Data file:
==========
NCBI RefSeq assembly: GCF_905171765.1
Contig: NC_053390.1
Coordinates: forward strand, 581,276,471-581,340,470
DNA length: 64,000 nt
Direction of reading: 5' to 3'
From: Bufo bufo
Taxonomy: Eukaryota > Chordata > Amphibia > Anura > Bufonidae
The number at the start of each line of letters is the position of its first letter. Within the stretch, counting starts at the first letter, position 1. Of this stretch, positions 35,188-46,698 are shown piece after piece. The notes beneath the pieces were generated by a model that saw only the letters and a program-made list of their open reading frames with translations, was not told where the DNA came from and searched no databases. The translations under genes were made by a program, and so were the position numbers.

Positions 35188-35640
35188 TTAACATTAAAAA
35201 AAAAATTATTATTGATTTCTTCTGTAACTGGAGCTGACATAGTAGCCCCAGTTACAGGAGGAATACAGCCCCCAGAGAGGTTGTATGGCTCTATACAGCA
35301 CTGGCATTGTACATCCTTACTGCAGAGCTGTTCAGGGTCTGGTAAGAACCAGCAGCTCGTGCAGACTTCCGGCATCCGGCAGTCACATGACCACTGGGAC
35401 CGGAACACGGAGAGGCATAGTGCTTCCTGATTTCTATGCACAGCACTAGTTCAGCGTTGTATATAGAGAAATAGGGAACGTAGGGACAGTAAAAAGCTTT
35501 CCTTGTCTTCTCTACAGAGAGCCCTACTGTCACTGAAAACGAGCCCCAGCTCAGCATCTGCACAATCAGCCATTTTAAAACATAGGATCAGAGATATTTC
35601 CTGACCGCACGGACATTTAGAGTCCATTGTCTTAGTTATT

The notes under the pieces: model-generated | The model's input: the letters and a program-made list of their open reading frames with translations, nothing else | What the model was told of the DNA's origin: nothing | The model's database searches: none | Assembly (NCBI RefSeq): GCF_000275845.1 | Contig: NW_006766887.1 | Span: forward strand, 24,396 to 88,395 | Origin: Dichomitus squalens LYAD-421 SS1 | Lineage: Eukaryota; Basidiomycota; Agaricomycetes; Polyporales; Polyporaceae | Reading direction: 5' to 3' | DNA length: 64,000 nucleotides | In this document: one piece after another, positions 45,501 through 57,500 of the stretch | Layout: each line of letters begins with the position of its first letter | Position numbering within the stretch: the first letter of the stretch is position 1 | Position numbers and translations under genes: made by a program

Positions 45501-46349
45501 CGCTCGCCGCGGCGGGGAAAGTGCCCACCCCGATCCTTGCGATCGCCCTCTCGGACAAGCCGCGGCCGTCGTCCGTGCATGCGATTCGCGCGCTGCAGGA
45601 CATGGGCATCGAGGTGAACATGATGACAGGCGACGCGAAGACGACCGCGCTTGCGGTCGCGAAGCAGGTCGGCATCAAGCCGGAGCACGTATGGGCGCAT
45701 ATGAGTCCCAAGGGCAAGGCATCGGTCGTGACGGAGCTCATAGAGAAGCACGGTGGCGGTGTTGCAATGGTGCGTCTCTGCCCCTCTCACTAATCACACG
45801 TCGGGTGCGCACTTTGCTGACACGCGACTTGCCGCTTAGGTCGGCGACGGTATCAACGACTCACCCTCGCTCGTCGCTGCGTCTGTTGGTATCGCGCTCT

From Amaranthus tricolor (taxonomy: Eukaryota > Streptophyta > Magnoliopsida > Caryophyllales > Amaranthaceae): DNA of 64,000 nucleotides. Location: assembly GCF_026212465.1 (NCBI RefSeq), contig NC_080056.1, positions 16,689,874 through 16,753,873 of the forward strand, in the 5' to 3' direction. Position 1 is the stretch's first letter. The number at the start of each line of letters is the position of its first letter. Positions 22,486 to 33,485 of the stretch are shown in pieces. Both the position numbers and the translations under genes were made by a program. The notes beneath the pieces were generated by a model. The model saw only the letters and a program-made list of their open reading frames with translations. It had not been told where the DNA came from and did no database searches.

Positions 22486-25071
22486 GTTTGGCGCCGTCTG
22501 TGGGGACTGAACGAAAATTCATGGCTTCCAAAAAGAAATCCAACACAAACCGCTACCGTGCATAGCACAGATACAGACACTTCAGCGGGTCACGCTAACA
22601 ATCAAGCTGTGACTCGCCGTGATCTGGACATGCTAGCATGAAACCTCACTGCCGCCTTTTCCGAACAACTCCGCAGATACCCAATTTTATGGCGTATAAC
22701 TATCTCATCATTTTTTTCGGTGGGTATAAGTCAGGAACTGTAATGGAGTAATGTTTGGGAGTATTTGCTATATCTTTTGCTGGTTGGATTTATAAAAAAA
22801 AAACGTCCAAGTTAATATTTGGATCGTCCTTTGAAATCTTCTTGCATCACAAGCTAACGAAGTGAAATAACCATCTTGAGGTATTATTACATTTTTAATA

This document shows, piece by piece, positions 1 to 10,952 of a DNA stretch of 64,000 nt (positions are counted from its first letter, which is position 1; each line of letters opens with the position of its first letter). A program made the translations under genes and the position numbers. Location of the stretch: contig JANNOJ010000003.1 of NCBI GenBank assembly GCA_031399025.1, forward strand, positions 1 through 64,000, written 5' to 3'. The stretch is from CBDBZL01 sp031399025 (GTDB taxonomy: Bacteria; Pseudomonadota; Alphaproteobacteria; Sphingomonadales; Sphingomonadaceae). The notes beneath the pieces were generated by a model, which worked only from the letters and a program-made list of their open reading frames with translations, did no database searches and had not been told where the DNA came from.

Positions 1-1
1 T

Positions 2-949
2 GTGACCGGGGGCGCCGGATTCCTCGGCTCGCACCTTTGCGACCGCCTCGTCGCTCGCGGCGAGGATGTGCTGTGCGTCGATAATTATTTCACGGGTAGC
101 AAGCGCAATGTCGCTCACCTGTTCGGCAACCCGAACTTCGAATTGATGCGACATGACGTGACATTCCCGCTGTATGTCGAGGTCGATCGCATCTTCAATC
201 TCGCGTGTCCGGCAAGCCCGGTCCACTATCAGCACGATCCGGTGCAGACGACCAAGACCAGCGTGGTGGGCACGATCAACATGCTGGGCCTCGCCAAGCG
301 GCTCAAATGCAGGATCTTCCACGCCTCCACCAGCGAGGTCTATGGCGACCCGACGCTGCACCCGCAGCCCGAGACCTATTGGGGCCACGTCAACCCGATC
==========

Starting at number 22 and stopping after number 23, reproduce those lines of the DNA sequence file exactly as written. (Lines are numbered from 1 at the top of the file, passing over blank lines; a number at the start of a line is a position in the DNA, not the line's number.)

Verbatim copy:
From Amaranthus tricolor (taxonomy: Eukaryota > Streptophyta > Magnoliopsida > Caryophyllales > Amaranthaceae): DNA of 64,000 nucleotides. Location: assembly GCF_026212465.1 (NCBI RefSeq), contig NC_080056.1, positions 16,689,874 through 16,753,873 of the forward strand, in the 5' to 3' direction. Position 1 is the stretch's first letter. The number at the start of each line of letters is the position of its first letter. Positions 22,486 to 33,485 of the stretch are shown in pieces. Both the position numbers and the translations under genes were made by a program. The notes beneath the pieces were generated by a model. The model saw only the letters and a program-made list of their open reading frames with translations. It had not been told where the DNA came from and did no database searches.

Positions 22486-25071